The Future Is Worth Expecting

Duck Pass, John Muir Wilderness. Source: Wikimedia Commons

In Claire Messud's new best-selling novel, The Woman Upstairs, the protagonist is a frustrated elementary school teacher whose dreams of being a successful artist never came to fruition. This is a common theme in novels, though usually the protagonist is a college literature professor whose dream of being a great novelist didn't pan out.

This is not a position I relate to much. My dreams have never been to be a successful artist or writer. Rather, my goal is simply to write better, a quest for which there is no conceivable end point. For that matter, getting a gig as a college professor looks like a pretty good version of success to me! Maybe the humbleness or lack of specificity of my dreams has held me back from greater achievement. I don't know.

I do know that the lack of specificity is a good tonic against bitterness, and I still maintain the faith that the future will hold greater success for me, even if I can't say exactly how; though I know that this success must relate in some way to becoming a more complete and compassionate person. In other words, while I do, in fact, care about career and money (and have experienced failure in regards to the former), my self worth and deepest ambitions are tied to those things which are within my control, as opposed to the whims of others. And that is why I see life as full of glorious possibilities.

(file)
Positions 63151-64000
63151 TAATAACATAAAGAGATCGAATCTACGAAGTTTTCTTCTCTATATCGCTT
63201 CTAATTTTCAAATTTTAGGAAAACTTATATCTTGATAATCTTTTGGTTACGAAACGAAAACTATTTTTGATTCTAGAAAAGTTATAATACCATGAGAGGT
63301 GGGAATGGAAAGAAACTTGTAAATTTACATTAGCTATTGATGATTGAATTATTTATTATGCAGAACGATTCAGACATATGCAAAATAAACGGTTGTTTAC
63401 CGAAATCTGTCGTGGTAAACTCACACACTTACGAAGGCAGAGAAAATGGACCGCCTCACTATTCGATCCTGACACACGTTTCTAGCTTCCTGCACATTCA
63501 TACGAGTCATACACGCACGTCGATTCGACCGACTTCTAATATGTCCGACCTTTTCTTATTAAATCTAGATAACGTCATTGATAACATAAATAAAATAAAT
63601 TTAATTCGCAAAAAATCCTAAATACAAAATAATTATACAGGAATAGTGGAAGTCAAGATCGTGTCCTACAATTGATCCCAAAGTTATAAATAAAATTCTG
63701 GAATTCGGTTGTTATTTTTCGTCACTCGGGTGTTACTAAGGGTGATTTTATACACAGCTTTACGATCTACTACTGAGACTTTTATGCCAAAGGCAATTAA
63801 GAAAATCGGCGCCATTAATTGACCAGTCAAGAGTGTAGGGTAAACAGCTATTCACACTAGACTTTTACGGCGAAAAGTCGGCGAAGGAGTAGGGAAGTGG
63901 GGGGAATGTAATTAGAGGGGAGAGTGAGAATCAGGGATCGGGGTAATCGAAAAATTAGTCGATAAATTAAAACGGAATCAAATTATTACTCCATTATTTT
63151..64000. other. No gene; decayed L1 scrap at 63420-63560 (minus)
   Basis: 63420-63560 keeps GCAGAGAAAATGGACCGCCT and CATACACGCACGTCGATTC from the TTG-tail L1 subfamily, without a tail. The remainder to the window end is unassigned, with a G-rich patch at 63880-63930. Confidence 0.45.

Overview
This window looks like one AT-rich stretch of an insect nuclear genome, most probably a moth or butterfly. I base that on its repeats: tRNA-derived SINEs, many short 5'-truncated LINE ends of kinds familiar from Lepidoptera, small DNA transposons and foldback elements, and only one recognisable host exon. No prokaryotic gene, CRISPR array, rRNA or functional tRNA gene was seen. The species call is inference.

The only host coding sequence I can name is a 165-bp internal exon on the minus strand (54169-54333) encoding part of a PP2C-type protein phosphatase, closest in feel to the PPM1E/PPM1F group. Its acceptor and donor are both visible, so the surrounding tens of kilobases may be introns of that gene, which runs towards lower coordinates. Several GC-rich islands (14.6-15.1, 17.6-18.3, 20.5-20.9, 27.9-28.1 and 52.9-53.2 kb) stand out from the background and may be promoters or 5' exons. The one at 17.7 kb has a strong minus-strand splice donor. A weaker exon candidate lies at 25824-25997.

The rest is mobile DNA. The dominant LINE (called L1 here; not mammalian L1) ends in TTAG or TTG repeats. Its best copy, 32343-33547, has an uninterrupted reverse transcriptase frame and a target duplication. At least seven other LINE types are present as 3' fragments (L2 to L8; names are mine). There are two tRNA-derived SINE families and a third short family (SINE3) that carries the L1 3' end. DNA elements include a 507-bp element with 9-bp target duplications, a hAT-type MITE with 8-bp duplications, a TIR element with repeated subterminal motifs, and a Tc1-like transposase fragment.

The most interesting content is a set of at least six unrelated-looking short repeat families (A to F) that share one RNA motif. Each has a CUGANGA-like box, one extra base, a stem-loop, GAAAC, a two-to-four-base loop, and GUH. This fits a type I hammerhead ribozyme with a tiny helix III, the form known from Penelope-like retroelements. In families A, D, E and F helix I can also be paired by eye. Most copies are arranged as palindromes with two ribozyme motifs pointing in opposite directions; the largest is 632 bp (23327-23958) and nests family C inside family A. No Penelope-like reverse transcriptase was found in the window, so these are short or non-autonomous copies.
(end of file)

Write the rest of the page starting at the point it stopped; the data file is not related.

At the end of his Foreword to the book Creating Waldens: An East-West Conversation on the American Renaissance, scholar Ronald A. Bosco cites a journal entry of Henry David Thoreau, written on March 21, 1853, a day when spring was breaking.
It is a genial and reassuring day; the mere warmth of the west wind amounts almost to balminess. The softness of the air mollifies our own dry and congealed substance. I sit down by a wall to see if I can muse again. . . . We are affected like the earth, and yield to the elemental tenderness; winter breaks up within us; the frost is coming out of me, . . . and thoughts like a freshet pour down unwonted channels. . . . Our experience does not wear upon us. It is seen to be fabulous or symbolical, and the future is worth expecting. Encouraged, I set out once more to climb the mountain of the earth, for my steps are symbolical steps, and in all my walking I have not reached the top of the earth yet.


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